You’re chatting with a friend when another person walks in. You both don’t know this person, so you say to your friend, “Who is that?” He looks at the person and goes to the fridge to get some beers.
That is a relative pronoun that can refer to people, animals, places, things, or ideas. It can also be used to refer to someone who has been mentioned before. When you use that, it’s important to make sure the person or thing is actually present in the room or somewhere nearby. Otherwise, you’ll confuse your reader.
The person who is that you’re referring to should be in the same place as you, or at least within sight. If you’re describing a person that’s not with you, or a person who has died, you can use a different form of the question: “Who was that?”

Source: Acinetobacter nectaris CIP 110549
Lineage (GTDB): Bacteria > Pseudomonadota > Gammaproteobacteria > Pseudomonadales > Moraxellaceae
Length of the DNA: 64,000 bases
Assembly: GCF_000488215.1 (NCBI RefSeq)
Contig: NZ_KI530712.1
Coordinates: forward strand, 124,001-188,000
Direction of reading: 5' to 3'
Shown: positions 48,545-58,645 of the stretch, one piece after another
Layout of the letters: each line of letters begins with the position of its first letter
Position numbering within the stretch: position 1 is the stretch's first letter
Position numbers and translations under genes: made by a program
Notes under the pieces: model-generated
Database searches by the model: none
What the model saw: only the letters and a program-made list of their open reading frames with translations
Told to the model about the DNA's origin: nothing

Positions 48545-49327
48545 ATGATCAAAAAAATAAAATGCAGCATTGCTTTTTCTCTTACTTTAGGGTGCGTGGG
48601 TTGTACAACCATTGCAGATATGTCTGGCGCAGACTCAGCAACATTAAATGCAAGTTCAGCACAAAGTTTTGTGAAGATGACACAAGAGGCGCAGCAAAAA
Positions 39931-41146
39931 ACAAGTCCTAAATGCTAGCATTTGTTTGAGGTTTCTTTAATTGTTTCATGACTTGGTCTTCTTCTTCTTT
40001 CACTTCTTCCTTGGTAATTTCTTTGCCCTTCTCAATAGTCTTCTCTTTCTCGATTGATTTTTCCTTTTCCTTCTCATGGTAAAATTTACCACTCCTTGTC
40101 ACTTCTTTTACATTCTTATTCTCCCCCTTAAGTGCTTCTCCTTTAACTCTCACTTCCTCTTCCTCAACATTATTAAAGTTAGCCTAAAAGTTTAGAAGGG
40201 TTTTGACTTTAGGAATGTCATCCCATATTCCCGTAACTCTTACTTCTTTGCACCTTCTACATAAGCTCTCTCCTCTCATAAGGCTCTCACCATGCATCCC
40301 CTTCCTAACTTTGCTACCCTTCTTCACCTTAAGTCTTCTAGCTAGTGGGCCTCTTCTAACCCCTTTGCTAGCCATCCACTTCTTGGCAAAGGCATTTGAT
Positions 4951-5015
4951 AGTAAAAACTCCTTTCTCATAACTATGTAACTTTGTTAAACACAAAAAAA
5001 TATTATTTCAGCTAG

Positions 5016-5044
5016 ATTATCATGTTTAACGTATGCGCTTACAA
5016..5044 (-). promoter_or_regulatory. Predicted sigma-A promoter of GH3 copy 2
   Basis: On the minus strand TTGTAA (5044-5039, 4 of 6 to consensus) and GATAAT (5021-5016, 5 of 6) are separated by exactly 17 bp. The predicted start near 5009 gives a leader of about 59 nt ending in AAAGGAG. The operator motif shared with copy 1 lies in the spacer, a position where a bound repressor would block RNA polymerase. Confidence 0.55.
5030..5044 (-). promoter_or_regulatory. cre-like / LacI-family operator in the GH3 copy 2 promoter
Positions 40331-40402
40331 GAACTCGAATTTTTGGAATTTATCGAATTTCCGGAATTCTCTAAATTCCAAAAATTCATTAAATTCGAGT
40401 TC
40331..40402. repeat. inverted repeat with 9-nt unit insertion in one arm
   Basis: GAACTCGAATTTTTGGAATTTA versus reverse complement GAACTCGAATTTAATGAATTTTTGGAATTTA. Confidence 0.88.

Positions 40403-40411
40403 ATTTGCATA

In the past, there were a few rules about when to use who and when to use who’s or whose. The Chicago Manual of Style allows the use of who for people and animals, but AP style and APA style suggest that who is only to be used for animals with a name. In most cases, however, who is the proper pronoun to use when talking about animals and inanimate objects. The only exceptions are if the animal has been named before, in which case you should use whose or its. Who’s or whose is used to refer to the possessive of an object, not its subject.